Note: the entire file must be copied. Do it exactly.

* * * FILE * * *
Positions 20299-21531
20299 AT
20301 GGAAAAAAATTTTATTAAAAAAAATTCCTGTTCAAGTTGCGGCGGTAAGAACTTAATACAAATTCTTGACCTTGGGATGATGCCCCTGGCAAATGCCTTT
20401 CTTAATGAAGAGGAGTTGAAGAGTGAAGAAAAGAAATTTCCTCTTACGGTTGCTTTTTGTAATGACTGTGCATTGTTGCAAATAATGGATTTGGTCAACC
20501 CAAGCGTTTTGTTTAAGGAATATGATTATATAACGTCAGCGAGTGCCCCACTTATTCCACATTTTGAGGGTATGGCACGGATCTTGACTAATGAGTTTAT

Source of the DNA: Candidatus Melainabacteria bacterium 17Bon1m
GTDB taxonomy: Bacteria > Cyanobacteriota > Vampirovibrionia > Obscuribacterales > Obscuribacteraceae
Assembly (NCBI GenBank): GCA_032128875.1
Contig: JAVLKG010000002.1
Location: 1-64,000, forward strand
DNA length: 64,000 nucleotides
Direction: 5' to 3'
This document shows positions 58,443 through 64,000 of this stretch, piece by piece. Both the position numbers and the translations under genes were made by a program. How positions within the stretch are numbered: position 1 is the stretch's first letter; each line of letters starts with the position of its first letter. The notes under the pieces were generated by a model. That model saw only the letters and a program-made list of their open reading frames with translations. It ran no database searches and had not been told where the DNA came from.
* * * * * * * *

Positions 20299-21531
20299 AT
20301 GGAAAAAAATTTTATTAAAAAAAATTCCTGTTCAAGTTGCGGCGGTAAGAACTTAATACAAATTCTTGACCTTGGGATGATGCCCCTGGCAAATGCCTTT
20401 CTTAATGAAGAGGAGTTGAAGAGTGAAGAAAAGAAATTTCCTCTTACGGTTGCTTTTTGTAATGACTGTGCATTGTTGCAAATAATGGATTTGGTCAACC
20501 CAAGCGTTTTGTTTAAGGAATATGATTATATAACGTCAGCGAGTGCCCCACTTATTCCACATTTTGAGGGTATGGCACGGATCTTGACTAATGAGTTTAT

Source of the DNA: Candidatus Melainabacteria bacterium 17Bon1m
GTDB taxonomy: Bacteria > Cyanobacteriota > Vampirovibrionia > Obscuribacterales > Obscuribacteraceae
Assembly (NCBI GenBank): GCA_032128875.1
Contig: JAVLKG010000002.1
Location: 1-64,000, forward strand
DNA length: 64,000 nucleotides
Direction: 5' to 3'
This document shows positions 58,443 through 64,000 of this stretch, piece by piece. Both the position numbers and the translations under genes were made by a program. How positions within the stretch are numbered: position 1 is the stretch's first letter; each line of letters starts with the position of its first letter. The notes under the pieces were generated by a model. That model saw only the letters and a program-made list of their open reading frames with translations. It ran no database searches and had not been told where the DNA came from.